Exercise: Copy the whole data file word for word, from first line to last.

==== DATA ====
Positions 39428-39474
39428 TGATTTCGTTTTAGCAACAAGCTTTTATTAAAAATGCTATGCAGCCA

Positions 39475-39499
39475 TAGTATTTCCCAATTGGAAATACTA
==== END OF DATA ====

Positions 39428-39474
39428 TGATTTCGTTTTAGCAACAAGCTTTTATTAAAAATGCTATGCAGCCA

Positions 39475-39499
39475 TAGTATTTCCCAATTGGAAATACTA